A: That’s the great thing about having more than one bike though, isn’t it? D: Totally. I guess I probably think of the ebike as a utility rather than pure fun, although there are a few trails where I still love to pull it out because I can pull it out and do a great loop in about an hour, and the ebike works perfectly for that. A: Bringing loops into that one-hour window from your door is definitely a good place to be, especially with so many of us working from home at the moment, and looking likely to do so for some time. Being able to go out with the ebike n your lunch hour and get a bunch of trails in and be back in time to log back in is a great place to be. And then that saves your other bikes for the weekend when you have more time. How would you sum up ebikes?
D: Ebikes are here to stay, and hopefully there’s definitely a place for them. Hopefully, people’s attitudes have softened post-virus. And especially in the modern world where other forms of transport are pushing hard towards electric, it’s hopefully a new phase in transportation.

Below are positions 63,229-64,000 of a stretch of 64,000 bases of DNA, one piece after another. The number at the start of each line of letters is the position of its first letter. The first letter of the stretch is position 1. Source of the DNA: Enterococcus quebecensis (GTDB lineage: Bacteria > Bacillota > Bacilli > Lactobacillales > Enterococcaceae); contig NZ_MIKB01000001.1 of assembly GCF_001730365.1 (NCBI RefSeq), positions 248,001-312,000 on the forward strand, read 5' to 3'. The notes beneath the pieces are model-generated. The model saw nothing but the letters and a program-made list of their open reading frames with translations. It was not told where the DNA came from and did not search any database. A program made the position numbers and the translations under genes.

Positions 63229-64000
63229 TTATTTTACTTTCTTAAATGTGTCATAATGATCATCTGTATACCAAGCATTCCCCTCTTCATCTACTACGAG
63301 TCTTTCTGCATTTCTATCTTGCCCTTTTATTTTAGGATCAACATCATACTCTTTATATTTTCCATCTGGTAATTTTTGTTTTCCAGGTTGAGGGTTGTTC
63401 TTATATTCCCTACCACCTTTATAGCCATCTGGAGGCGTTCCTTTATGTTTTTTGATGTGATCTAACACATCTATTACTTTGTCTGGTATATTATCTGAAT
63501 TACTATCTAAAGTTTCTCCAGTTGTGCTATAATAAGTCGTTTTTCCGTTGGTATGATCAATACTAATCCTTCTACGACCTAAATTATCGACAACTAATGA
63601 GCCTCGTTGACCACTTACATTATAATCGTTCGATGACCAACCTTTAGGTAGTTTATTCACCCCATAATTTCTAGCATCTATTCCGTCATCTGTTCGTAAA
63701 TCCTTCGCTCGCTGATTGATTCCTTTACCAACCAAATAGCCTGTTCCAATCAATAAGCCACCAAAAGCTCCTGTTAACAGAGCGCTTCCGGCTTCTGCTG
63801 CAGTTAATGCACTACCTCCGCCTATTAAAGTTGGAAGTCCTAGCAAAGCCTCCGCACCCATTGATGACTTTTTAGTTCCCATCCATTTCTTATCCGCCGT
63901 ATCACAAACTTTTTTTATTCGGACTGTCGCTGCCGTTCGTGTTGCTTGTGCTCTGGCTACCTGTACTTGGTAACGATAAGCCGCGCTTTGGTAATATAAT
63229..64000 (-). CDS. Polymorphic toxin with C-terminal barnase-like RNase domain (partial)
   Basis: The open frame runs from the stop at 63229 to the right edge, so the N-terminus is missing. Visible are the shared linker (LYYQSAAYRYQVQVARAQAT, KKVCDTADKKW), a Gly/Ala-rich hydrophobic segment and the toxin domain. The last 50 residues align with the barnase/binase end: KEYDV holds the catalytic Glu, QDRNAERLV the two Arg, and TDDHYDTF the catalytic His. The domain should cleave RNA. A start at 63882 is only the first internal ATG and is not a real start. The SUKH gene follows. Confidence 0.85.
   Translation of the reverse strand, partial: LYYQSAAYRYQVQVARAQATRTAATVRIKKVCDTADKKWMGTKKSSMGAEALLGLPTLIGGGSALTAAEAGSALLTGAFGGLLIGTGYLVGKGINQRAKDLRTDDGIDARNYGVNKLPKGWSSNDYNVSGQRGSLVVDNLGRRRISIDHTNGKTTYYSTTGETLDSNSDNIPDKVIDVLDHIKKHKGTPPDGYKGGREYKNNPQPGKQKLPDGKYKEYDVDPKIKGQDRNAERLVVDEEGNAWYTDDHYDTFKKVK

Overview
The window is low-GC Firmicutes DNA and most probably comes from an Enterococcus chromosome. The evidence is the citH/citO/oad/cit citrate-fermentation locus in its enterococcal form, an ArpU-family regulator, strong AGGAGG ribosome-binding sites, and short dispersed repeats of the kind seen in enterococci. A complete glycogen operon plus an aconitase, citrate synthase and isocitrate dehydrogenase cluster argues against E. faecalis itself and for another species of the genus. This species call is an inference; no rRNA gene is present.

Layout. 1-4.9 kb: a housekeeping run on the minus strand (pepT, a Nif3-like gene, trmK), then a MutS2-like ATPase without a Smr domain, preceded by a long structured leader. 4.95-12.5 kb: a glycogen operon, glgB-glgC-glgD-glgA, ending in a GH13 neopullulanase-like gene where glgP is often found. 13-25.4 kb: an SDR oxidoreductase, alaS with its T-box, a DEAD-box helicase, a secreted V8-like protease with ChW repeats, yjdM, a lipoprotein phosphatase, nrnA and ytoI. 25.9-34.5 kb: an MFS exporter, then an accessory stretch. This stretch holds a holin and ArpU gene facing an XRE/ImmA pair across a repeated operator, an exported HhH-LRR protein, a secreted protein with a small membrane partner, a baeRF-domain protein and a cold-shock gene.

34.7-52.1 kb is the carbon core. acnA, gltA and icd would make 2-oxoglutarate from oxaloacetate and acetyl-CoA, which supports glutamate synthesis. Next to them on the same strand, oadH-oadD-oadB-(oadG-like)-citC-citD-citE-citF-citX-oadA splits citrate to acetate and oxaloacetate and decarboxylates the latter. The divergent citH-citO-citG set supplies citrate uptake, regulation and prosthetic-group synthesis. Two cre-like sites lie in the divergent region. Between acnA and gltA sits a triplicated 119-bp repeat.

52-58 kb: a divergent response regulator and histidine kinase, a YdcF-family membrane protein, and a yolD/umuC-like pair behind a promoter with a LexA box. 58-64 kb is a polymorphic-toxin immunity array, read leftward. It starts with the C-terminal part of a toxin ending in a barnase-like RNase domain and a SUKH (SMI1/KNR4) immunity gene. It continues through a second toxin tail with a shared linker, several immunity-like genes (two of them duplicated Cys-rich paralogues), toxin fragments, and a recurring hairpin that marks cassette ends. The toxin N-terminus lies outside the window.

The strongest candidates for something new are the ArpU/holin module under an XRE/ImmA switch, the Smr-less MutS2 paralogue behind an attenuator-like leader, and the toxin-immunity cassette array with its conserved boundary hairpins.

Not only can ebikes be fun and accessible but also help to develop and maintain the trails for normal bikes. They can be the tool to get out for a quick lap, or they can help you get to the top of that climb you normally couldn’t do. The fact that ebikes open up mountain biking to more people is inarguable, but it is up to those of us who ride bikes to decide for ourselves whether that is a good thing or not. Personally, I have gone from being heavily skeptical to sitting on the fence, to truly seeing their potential to help mountain biking in general. With Derrick and those like him there should be more than enough space for ebikers to enjoy their ride in the way acoustic riders have done for decades. And of course, having more people as riders means a louder voice to shout for more access. Thanks to Derrick for the time, and of course a massive shout out to all those he works with to maintain an incredible trail network.
- Alasdair MacLennan